The number of Americans filing new applications for unemployment benefits fell back to a 42-year low last week, suggesting the labor market remained strong despite an abrupt slowdown in job growth in the past two months.
Initial claims for state unemployment benefits fell 7,000 to a seasonally adjusted 255,000 for the week ended Oct. 10, the Labor Department said on Thursday. Claims were last at this level in July, which was the lowest since November 1973.
Claims for the prior week were revised to show 1,000 fewer applications received than previously reported. It was the 32nd straight week that claims remained below the 300,000 threshold, which is normally associated with a strengthening labor market.
The low level of layoffs is in sharp contrast with the recent cool-off in employment growth. Nonfarm payrolls growth in August and September averaged 139,000, the weakest two-month rise since January last year.
The slowdown is puzzling given job openings are at record highs. Some economists say the step-down in hiring is because employers cannot find qualified workers for the open jobs.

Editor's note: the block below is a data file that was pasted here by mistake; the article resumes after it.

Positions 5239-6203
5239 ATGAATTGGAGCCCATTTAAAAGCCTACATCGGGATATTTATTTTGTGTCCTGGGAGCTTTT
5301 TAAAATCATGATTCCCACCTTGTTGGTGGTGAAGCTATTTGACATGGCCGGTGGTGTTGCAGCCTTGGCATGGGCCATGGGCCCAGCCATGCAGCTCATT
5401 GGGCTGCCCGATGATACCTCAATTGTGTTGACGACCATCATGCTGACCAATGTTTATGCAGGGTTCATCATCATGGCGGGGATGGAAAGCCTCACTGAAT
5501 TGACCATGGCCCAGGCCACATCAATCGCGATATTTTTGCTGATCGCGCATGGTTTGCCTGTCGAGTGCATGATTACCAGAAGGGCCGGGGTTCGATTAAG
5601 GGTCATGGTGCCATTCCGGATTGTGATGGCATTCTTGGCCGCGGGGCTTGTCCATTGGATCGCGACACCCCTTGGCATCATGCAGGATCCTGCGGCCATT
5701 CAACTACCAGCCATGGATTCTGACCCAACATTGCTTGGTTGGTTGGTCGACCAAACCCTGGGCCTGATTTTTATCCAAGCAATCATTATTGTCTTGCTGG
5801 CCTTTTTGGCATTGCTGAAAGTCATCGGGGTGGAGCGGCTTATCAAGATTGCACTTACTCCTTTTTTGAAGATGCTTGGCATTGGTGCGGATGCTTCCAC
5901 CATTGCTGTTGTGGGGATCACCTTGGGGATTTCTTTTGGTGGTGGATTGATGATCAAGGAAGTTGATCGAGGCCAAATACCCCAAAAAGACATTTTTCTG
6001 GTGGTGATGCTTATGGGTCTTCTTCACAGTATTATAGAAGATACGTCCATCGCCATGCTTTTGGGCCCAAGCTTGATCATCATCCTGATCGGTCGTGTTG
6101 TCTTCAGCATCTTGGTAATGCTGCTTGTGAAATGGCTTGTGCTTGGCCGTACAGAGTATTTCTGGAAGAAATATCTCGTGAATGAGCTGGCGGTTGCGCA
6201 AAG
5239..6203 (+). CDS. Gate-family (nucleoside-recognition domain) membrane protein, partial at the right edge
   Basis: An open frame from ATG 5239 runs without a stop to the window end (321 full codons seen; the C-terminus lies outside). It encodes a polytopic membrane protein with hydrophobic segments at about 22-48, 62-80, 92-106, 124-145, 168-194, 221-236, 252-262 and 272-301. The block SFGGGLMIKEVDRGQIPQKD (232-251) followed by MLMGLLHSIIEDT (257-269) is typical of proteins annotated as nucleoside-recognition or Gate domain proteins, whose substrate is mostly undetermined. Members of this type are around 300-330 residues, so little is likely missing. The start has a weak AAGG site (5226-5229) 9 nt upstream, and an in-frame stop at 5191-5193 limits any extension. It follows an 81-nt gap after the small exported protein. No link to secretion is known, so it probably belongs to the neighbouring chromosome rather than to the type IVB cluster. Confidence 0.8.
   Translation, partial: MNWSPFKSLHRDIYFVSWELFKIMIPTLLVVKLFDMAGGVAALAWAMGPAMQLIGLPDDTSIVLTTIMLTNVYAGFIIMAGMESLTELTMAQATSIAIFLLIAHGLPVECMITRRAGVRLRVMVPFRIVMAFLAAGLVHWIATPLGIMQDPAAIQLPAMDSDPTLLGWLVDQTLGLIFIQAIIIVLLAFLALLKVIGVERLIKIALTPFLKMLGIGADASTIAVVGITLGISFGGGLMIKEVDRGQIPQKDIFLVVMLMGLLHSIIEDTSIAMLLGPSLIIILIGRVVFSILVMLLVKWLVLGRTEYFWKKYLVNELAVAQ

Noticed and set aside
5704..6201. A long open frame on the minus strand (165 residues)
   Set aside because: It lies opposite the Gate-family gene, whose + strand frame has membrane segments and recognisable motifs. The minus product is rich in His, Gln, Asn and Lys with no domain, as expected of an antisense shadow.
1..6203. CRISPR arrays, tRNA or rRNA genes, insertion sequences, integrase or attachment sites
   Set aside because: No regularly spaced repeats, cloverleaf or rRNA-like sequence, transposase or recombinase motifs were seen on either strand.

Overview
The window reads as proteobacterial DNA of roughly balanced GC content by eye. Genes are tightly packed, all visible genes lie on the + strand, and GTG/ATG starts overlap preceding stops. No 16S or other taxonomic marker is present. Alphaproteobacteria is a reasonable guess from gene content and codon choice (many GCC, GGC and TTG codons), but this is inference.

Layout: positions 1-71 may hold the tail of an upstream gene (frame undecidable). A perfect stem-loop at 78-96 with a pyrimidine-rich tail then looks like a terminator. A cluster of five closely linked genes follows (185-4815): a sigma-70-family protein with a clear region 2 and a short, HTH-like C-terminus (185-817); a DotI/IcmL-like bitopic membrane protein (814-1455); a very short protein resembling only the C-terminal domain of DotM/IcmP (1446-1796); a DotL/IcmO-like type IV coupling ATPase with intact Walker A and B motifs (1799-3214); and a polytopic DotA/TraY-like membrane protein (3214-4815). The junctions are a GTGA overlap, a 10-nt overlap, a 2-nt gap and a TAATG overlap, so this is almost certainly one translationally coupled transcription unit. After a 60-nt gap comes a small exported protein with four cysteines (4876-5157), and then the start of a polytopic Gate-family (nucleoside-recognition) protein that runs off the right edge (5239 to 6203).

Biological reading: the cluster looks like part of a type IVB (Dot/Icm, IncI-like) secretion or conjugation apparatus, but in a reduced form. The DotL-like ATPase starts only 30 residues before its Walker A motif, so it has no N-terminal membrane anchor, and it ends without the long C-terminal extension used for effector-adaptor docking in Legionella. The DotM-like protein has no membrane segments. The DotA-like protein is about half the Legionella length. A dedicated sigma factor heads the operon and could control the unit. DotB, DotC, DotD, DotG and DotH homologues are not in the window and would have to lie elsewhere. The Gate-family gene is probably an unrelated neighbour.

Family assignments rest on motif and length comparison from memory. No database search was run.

Economists polled by Reuters had forecast claims rising to 270,000 last week. A Labor Department analyst said there were no special factors influencing the data.
The four-week moving average of claims, considered a better measure of labor market trends as it irons out week-to-week volatility, fell 2,250 to 265,000 last week, the lowest level since December 1973.
The claims report showed the number of people still receiving benefits after an initial week of aid fell 50,000 to 2.16 million in the week ended Oct 3.
That was the lowest reading since November 2000 and suggested the long-term unemployed were finding jobs.